As an academic working for a university, part of my job (about 40%, at least as stated on paper) is devoted to research. And, a hefty part of producing new research is knowing what research already exists so I can build on and contribute to that existing body of literature. Also, as a teacher educator, I adopt a particular stance toward research — usually as a participatory action researcher — which means that I need to be familiar with both the “ivory tower,” “research says…” kinds of studies as well as “practitioner” types of research that appear both in publications, but also in workshops and conference sessions, as well as in the popular media.
Needless to say, it’s a lot of information to keep track of. Enter Zotero.
I’ve lauded Zotero before. However, I know — for my K-12 colleagues especially — that there are other bibliographic management tools, Citelighter being a significant one, that make more sense to teach our students. Zotero, like many of the other bibliographic management tools, takes “a minute to learn, a lifetime to master,” so to speak. So, when I have presented it to teachers in workshops, many are interested, but I don’t hear about many taking it up in their teaching practice afterward.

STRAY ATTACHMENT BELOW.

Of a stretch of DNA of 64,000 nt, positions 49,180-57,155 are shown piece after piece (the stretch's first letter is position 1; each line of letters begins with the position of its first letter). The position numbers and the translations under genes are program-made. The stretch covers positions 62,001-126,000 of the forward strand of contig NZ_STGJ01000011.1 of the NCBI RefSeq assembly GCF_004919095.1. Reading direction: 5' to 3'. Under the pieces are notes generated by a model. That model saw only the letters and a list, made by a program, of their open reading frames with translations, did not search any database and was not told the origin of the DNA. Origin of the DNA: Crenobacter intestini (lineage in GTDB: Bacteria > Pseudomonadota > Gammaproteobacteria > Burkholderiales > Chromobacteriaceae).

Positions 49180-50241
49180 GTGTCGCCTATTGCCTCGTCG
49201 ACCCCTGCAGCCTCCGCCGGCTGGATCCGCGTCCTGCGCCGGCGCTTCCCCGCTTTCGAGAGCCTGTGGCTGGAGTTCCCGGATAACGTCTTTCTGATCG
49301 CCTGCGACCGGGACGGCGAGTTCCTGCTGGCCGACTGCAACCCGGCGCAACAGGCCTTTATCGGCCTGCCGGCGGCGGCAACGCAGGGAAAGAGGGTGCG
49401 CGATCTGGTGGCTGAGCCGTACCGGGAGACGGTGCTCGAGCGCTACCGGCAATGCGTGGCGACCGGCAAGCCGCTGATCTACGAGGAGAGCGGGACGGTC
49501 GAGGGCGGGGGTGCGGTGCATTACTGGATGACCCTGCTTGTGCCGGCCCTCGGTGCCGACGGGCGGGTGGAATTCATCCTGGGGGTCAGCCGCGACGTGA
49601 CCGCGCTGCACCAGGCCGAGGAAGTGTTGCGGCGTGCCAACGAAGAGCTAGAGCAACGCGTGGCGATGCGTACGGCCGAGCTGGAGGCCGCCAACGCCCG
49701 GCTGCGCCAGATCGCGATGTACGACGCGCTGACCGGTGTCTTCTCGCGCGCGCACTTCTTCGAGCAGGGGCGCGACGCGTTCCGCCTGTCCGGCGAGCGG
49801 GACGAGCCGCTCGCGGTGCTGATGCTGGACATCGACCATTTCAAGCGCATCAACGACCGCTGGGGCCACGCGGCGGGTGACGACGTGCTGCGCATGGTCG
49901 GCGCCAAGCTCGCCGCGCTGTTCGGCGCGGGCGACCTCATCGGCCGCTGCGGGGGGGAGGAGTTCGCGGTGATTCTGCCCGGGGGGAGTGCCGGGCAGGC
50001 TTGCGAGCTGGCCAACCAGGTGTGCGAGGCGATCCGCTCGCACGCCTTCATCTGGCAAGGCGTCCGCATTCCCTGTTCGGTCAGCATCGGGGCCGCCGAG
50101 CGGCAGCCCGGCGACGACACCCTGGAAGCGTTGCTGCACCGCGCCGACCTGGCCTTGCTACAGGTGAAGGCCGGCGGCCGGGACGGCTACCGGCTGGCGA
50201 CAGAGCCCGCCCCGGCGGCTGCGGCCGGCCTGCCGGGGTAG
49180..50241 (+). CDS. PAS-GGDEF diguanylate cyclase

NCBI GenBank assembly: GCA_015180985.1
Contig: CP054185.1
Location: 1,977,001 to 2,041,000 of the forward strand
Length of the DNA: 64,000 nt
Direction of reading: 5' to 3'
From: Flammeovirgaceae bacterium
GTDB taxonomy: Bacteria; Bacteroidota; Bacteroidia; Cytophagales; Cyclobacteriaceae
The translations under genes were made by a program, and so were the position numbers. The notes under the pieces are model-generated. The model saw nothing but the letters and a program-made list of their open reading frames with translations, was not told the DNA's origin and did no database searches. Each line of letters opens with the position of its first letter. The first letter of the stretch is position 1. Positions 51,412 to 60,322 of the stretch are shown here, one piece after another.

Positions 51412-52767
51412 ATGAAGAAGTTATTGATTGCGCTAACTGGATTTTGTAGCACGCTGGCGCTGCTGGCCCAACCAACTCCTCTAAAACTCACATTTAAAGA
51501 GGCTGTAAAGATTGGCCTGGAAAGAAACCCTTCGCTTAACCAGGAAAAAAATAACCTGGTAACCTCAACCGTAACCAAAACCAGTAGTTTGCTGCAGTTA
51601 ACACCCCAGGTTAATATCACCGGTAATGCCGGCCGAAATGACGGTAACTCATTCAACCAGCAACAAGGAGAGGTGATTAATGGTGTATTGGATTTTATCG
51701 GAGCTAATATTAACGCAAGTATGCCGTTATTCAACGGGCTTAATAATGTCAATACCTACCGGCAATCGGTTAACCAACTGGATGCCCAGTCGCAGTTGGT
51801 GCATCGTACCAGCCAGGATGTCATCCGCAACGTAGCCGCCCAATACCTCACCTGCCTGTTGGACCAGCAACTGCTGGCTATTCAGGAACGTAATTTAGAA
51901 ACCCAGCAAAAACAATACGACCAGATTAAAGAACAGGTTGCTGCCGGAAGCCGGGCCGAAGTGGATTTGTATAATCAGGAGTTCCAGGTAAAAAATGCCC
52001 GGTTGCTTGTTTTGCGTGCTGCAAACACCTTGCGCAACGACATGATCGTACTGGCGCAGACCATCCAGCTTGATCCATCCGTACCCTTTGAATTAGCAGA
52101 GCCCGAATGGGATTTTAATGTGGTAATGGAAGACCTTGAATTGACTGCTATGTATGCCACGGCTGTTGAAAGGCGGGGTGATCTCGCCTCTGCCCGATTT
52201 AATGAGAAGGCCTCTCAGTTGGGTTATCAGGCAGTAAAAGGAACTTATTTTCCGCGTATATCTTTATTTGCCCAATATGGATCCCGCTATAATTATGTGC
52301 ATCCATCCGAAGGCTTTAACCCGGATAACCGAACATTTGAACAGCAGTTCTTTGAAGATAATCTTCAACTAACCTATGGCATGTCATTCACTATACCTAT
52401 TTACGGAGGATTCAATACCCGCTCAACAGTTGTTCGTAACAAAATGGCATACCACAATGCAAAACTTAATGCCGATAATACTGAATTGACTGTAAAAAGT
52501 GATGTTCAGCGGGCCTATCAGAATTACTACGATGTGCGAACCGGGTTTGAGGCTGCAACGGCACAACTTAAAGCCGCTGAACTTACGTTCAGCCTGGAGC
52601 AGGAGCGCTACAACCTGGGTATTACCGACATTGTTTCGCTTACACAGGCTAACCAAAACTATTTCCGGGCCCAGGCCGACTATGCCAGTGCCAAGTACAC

My Own Annotation Practices Using Zotero (and a few other tools)
At any rate, to pick up on the second part of Kristen’s comment from the other day: “Still curious about when you choose to annotate,” you need to know that I am, as Jony Ives might say, “unapologetically academic.” When I pick up a new book or look at a journal article, I begin at the end. I look at the list of references first; that is, I want to know if I am theoretically and methodologically aligned with the author(s) of the piece, or if he/she/they is/are coming from a different academic camp. Then, I read the conclusion. It’s not like this is a drama where reading the end will give something big away. Instead, I want to see where the text is heading so I know how to read it (as I described yesterday: upon, within, beyond, against or some combination of all four). I may then zero in on specific sections or chapters, and finally return to do a read straight through. It is at this point that I begin to annotate.
Capturing Text from Books, Articles, Webpages
It is during this read through that I begin to employ Zotero. While I can read academic pieces almost anywhere because I can access them via VPN on my laptop or iPad, when I really want to dive in and do some database searching I find it best to do at home. Zotero, and its great browser plugins, let me get authorial and publication metadata from all kinds of websites such as news, blogs, youTube videos, databases and more. I grab the citation, pull it into Zotero, and then begin to take notes.
Because I have a dual monitor setup at home, I can keep one screen open with Zotero and the other with the PDF or HTML version of the text. I do this so I can copy and paste key quotes from the text into Zotero as I find them, as shown in the image here. No highlighting for me in my own PDFs, just lots of copying, pasting, and citing page numbers. So, in this sense, I am simply gathering text from other sources that, eventually, I will use in my own writing as evidence via quotations.